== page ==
Homophobia remains, as we’ve unfortunately had to discuss several times, a serious problem in global sport, and we’ve looked numerous times at both worthwhile and faulty efforts to tackle the issue in English football in particular. But one place progress has been made is in rugby, as Gary Andrews discussed here with the case of Gareth Thomas, the former British Lions captain who came out last year. And from there, we can learn lessons.
Thomas now plays for Welsh Rugby League club Crusaders, having switched codes from Rugby Union. In general, the fact Thomas is gay has been taken by the rugby community in the way it should be: no big deal. But at a game on 26 March against the Castleford Tigers in the latter’s stadium, The Jungle, Thomas was subjected to homophobic chanting by a small number of fans. Instead of brushing it under the carpet, the Rugby Football League (RFL) officials have taken some significant action, fining the club £40,000. Not a huge amount, but a substantial sum for a club like Castleford and there’s also talk that Castleford’s Super League license may be jeopardised next season as well.
Thomas’ comments a couple of weeks ago about the action taken by the league speak to its significance beyond rugby:
“I hope this starts a little snowball effect,” he told BBC Radio 5 live.
“The tide is turning – it’s a long way off I’m sure, but it can only help not just rugby league but all sports I’m sure,” added the 35-year-old Thomas.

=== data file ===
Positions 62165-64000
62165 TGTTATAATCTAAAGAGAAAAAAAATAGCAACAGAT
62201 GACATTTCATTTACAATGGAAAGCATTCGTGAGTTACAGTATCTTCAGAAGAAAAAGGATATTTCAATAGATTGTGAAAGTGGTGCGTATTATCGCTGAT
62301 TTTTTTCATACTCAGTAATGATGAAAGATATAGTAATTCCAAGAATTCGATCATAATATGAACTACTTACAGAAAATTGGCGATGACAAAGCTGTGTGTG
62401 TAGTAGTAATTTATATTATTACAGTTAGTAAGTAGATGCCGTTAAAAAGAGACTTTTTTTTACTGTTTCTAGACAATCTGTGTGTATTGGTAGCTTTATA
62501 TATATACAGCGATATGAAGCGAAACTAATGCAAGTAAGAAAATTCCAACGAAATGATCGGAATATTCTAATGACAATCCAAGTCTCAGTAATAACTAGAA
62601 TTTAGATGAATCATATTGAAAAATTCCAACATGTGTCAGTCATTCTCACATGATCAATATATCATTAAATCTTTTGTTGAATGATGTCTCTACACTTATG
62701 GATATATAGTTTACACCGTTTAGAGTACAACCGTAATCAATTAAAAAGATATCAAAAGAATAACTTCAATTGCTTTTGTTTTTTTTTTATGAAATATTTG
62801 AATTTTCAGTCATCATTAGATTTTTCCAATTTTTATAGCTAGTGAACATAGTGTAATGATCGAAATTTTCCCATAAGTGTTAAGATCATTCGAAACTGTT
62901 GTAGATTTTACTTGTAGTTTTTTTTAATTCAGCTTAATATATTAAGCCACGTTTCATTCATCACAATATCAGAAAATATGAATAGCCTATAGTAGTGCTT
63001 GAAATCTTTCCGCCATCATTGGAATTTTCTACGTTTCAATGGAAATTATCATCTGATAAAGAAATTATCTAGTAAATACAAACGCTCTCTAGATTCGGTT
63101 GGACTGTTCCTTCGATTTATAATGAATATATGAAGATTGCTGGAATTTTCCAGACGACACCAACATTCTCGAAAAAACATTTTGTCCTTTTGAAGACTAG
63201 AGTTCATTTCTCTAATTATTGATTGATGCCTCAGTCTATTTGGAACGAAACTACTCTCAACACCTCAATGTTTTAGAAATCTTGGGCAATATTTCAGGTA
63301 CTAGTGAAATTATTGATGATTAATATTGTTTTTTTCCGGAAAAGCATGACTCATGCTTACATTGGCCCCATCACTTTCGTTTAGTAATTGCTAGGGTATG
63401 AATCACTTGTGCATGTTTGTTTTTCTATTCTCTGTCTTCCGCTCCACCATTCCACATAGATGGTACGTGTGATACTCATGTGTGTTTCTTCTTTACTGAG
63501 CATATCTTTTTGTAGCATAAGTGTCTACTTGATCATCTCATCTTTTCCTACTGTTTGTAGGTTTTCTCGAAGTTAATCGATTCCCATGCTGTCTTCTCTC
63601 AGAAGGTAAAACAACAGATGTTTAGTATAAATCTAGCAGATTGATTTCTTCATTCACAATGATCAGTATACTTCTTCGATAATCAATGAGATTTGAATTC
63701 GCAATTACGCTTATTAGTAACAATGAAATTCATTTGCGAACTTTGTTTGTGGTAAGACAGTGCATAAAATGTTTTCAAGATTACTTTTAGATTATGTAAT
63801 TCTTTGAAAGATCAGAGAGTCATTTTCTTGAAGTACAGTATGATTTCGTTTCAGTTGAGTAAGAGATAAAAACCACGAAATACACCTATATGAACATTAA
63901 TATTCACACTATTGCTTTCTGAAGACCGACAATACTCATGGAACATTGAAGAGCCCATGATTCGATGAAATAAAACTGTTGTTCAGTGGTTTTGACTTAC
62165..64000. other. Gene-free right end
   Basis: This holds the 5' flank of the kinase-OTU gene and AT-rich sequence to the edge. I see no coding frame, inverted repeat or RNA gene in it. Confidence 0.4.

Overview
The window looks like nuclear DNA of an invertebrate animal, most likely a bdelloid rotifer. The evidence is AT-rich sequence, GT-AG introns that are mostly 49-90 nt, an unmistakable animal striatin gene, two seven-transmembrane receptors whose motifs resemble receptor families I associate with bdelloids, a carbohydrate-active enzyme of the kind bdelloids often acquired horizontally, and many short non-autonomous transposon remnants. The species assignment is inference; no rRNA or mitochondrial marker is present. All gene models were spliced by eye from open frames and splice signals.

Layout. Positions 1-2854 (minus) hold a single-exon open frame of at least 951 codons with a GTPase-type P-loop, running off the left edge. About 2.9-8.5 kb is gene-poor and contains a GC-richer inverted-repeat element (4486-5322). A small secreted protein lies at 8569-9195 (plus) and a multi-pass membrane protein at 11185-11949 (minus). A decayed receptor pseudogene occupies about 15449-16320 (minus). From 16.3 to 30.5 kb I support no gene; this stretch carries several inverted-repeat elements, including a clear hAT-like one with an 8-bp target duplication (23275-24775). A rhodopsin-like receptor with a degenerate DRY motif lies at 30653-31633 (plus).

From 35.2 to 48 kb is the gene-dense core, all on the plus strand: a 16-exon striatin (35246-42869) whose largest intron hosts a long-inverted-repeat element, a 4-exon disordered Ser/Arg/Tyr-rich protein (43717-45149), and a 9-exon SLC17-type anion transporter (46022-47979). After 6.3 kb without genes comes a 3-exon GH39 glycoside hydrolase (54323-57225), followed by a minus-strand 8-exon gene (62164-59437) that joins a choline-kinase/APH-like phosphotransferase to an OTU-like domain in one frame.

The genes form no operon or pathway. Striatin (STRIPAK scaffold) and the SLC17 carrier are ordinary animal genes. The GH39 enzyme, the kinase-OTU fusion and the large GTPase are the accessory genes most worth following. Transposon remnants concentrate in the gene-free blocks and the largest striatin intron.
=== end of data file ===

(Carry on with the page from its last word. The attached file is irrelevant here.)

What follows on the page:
“My dream is that one day people don’t have to declare their sexuality because it’s not an issue.
“That’s why I think this is such a momentous occasion. The RFL are saying it’s not a problem – you’re making it one if you chant and abuse – otherwise we’ve got no problem.”
That last piece of phrasing by Thomas is, I think, perfect: fans who bring homophobic abuse to the stadium are the ones bringing the problem, one that if authorities do clamp down on clubs for, means it is an issue clubs will have to proactively deal with to encourage a culture of no tolerance for homophobic chanting.
Significantly, the RFL found that Castleford had not met RFL standards “in trying to stop the chanting and in identifying the perpetrators, as well as for failing to conduct a “meaningful inquiry” afterwards.”
“The rugby league authorities have clamped down and sent an amazing message to sport in general, to supporters and people who want to play the sport,” concluded Thomas. Exactly.